Stay Calm Rule One
Inside the Outdoors, September 20
, 2013

As cooler temperatures begin to set in, the guns that all summer long sat in the locked cases are now out on the tables. Hunters are oiling and cleaning the barrels in anticipation of the long awaited seasons that really aren’t that far away.

Yet, fishing season goes on with stocking in the horizon. The die-hard anglers will continue to wet their lines, while the hunters can be seen scouting the apparel outlets making sure they have the necessities that are required. Could one say fall brings on seasonal changes? It all depends on one’s habits, I guess. Does the fisherman automatically grab guns instead? To each his own would be the more truthful statement.

I had the pleasure of talking to a lad at the farmer’s market recently in Legion Keener Park. We got on the subject of hunting and he told me that one of his experiences led him to becoming lost in the woods, something that has happened too many I’m sure. He stated he keep going around in circles before finally finding something that led him to safety, a nearby highway.

There are dos and don’ts when it comes to walking in the woods. I, too, found out the hard way. First, don’t panic. Running or taking flight as the term may be will only make things worse and diminish any energy one may have reserved. Try to get one’s bearings. There are ways. I have a habit of looking at the sun. It always rises in the east and sets in the west. Try to recall the direction of origin.

Listen to the sounds of the forest. The lad who spoke to me said he eventually heard traffic and knew he was near a road. Once he entered onto it, he then became familiar with the surroundings and found his way back to his vehicle.

I was walking on a path atop a ridge. Eventually it went down and I followed it to a stream. I took note of the water’s flow and followed the current downstream. Any time water goes downstream, it usually becomes larger in width and depth. I found two welcoming sights – a paved road and the place I was living for a time.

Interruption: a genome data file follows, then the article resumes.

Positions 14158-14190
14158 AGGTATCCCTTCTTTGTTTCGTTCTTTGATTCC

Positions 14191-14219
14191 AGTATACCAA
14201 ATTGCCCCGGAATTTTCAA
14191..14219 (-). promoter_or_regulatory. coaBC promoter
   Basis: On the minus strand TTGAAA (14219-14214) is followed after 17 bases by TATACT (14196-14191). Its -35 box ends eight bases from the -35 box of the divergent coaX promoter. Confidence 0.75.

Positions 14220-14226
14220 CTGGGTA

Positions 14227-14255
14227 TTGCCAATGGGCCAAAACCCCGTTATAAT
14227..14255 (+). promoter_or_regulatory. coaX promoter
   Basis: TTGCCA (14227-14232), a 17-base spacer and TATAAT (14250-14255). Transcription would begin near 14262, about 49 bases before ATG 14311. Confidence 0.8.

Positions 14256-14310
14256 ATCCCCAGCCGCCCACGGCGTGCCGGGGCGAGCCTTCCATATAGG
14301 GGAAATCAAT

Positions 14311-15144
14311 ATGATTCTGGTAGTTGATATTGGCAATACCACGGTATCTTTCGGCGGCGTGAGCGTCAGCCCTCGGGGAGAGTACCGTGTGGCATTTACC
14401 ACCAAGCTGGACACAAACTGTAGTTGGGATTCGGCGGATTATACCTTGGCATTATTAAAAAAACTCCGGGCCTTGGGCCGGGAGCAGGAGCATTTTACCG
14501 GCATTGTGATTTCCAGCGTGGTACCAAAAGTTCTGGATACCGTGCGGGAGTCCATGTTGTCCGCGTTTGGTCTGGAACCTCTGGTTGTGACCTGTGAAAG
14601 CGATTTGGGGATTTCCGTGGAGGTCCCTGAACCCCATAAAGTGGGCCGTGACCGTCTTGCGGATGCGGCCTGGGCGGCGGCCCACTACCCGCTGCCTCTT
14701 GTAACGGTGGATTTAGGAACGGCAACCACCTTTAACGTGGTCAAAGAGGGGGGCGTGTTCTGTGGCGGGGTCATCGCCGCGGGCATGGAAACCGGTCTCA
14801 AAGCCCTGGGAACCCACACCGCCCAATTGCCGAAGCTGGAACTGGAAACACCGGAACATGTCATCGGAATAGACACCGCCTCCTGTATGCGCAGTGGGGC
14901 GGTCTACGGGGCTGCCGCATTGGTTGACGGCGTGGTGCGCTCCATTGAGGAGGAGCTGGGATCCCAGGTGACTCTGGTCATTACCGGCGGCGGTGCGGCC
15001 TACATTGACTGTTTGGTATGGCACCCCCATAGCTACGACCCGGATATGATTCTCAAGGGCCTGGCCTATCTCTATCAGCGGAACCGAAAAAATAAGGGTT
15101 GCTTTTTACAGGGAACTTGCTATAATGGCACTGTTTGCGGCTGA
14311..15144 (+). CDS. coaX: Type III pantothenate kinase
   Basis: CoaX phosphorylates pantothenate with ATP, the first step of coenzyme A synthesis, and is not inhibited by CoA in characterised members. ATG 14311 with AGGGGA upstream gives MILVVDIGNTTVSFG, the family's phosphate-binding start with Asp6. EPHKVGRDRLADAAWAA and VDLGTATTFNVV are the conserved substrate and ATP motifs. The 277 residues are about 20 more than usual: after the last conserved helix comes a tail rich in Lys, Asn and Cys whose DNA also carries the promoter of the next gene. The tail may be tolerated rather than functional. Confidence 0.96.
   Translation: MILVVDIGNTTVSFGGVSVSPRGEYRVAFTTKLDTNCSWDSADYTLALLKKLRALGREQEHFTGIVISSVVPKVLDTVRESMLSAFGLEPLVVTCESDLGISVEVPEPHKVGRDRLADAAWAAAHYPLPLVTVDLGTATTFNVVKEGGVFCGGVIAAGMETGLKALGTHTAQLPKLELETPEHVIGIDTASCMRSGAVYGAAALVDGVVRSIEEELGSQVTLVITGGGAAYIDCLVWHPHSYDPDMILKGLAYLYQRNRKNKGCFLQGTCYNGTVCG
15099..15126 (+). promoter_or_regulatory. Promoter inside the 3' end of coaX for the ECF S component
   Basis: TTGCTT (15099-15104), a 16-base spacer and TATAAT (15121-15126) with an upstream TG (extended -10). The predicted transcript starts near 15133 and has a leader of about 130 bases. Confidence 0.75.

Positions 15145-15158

But, say the wrong direction is chosen. Here again, don’t panic. Remain calm and stay warm, if necessary. Stay put. Don’t wander into deeper densities of forest growth. That will only throw people off if others are looking for you. Try walking back from where you came if the surroundings look familiar. That will definitely help. In any and every case, stay calm.

The above brings me to the subject of this column – mainly, if you plan to head to the woods to do some hunting this fall, familiarize yourself with the territory before going afield. Now is the time to do it.

Those going after the trophy buck this fall or harvesting a black bear know these animals aren’t going to appear on one’s front porch for the taking, so it will require some hiking to get their game. Knowing the woods where one is hunting is so important. It may mean the difference between returning home safely or stumbling around in the dark stressed out, trying to get back to open spaces where safety awaits. There’s a choice to be had. Pick one.


Tip of the Week – When fishing with a plastic or rubber worm, add a sliding sinker to the line before tying on a number 4 or larger hook. After hooking the worm, the sinker will slide next to the plastic and stay snug against the front of the worm. The weight permits the worm to get down where the larger fish may be hanging out. If one is searching for bigger fish, this is where they will be found..

- Paul J. Volkmann
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